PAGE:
It's worse when they are working hard. As a result, it's not advisable to use items with electronic components in them, attached to small portable gensets. Voltage spikes and low voltage can damage the electronic components.

The voltage variations can happen due to substantial variations in engine RPM due to heavy load coming on and off, and the governor can't keep the RPM within the specified RPM range for correct voltage.
In addition, the Chinese are pretty good at over-rating their products. I'd hazard an educated guess that the Kipor is over-rated on its output and it probably struggles to produce a genuine 5KVA.

The Rossi has a 15 amp plug, I'm not sure if your Kipor has a 15 amp plug.
You certainly need a 15 amp plug and a genuine 15 amp steady output capacity to be able to run the Rossi 200 amp welder.

I have not tried to run my Rossi on a genset at all. I am leery of doing so, after having had previous problems with a 5KVA Honda/Dunlite and running a CIGWELD electronic welder off that unit.

Cheers, Ron.
AnswerID: 591284

Follow Up By: Ron N - Tuesday, Oct 06, 2015 at 23:16

Tuesday, Oct 06, 2015 at 23:16
I forgot to mention, the CIGWELD welder was only a 140 amp unit.

Cheers, Ron.
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Reply By: gbc - Tuesday, Oct 06, 2015 at 23:22

Tuesday, Oct 06, 2015 at 23:22
We have a couple of different setups at work. Over the years the guys have started using a Lincoln 170 gas less mig off the genny. We used to run it off a 3.5 kva and it was ok for fencing but wouldn't penetrate plate. Running it off a 8.5 makes it sing. Your 5.5 should have 15a plug? If so i would think that setup will be good for all things except decent plate.
Lunchbox (dc caddy) can be more power hungry depending on the brand.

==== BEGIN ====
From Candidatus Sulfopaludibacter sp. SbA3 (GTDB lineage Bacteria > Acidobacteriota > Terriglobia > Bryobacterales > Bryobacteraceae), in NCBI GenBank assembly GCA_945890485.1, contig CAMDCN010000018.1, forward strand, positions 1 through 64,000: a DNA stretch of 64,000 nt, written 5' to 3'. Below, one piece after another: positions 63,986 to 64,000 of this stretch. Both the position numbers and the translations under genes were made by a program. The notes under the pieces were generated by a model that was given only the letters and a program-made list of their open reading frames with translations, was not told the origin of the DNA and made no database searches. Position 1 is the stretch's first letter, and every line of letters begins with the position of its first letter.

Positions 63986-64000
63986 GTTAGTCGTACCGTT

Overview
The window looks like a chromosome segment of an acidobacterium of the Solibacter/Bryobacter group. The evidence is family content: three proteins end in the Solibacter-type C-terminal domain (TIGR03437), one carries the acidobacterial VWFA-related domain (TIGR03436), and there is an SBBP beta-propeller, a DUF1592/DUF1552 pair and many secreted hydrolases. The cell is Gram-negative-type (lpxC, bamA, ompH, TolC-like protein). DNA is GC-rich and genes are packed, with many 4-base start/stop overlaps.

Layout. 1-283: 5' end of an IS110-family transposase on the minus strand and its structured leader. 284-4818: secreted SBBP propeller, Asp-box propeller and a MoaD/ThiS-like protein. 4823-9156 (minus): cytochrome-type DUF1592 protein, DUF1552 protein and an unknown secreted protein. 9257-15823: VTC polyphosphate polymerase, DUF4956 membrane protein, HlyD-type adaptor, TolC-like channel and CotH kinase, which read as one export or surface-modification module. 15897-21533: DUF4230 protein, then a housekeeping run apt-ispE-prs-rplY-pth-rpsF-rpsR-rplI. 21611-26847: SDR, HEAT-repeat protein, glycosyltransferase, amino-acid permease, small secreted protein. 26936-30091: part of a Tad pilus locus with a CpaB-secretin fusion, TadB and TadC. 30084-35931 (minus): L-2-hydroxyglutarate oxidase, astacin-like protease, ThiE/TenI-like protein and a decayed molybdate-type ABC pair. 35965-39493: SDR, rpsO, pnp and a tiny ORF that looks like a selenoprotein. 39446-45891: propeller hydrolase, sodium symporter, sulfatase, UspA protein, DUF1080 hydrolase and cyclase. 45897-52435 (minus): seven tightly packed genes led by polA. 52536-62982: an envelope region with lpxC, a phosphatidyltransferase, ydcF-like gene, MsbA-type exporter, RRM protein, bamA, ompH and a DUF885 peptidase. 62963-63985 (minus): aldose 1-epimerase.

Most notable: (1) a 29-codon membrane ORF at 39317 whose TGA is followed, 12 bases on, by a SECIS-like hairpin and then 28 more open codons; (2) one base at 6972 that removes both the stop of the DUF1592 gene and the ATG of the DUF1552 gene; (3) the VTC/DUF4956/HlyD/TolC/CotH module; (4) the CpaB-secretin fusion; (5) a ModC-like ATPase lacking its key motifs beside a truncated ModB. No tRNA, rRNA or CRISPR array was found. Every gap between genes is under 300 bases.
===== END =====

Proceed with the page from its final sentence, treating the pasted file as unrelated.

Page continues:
AnswerID: 591285

Reply By: Mudripper - Wednesday, Oct 07, 2015 at 12:30

Wednesday, Oct 07, 2015 at 12:30
Hi Alby,

I was recently doing some fencing on the property and time came to weld on brackets for a gate. I have a 5500W peak rated 13HP Scorpion generator and an old Italian made 140A peak stick welder. Well the welder set at full amps really made the gennie work hard and to be honest was insufficient for 3.2mm electrodes. Striking an arc was difficult as well. I was using the shortest possible extension cord (5m) with a 15A rating. Probably 2.5mm electrodes and under would be OK.

So if you're thinking of anything up to 200 amps, definitely think about a generator of 8000W +.

Also, be careful with Edison's. They used to trade under a different name (AGR Machinery). Not very good online reviews. Buyer beware. If it's too good to be true then it probably is. They've been known to remove negative feedback. Just do some research first.

Cheers,

Tim.
AnswerID: 591305

Reply By: Stu & "Bob" - Wednesday, Oct 07, 2015 at 14:55

Wednesday, Oct 07, 2015 at 14:55
How about one of these

Unipower alternator, 185 amp DC welder, 240V DC power, fast charge 12, 24V batteries.

I had one years ago, would happily drive a 10 gauge (3.25mm) low hydrogen rod.
AnswerID: 591311

Reply By: AlbyNSW - Wednesday, Oct 07, 2015 at 18:07

Wednesday, Oct 07, 2015 at 18:07
Thanks for all the feedback

I think I will look for a smaller 130 to 140 amp unit to be on the safe side
AnswerID: 591317